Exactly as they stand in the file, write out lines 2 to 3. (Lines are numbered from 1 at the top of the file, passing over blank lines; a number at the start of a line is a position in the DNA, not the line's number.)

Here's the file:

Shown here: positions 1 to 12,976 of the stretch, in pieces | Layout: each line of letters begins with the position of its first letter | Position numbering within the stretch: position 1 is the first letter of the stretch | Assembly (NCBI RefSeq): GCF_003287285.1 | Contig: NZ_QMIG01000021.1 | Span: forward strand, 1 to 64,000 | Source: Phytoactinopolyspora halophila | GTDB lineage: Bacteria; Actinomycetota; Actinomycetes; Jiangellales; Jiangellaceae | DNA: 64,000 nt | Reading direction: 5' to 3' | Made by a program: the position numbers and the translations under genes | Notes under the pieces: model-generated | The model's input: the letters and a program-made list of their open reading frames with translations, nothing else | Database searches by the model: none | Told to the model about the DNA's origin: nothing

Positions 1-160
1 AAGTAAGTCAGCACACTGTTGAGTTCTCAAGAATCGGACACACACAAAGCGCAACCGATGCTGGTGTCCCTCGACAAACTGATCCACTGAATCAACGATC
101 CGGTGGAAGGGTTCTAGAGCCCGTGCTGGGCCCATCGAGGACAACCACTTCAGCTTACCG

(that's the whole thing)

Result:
Positions 1-160
1 AAGTAAGTCAGCACACTGTTGAGTTCTCAAGAATCGGACACACACAAAGCGCAACCGATGCTGGTGTCCCTCGACAAACTGATCCACTGAATCAACGATC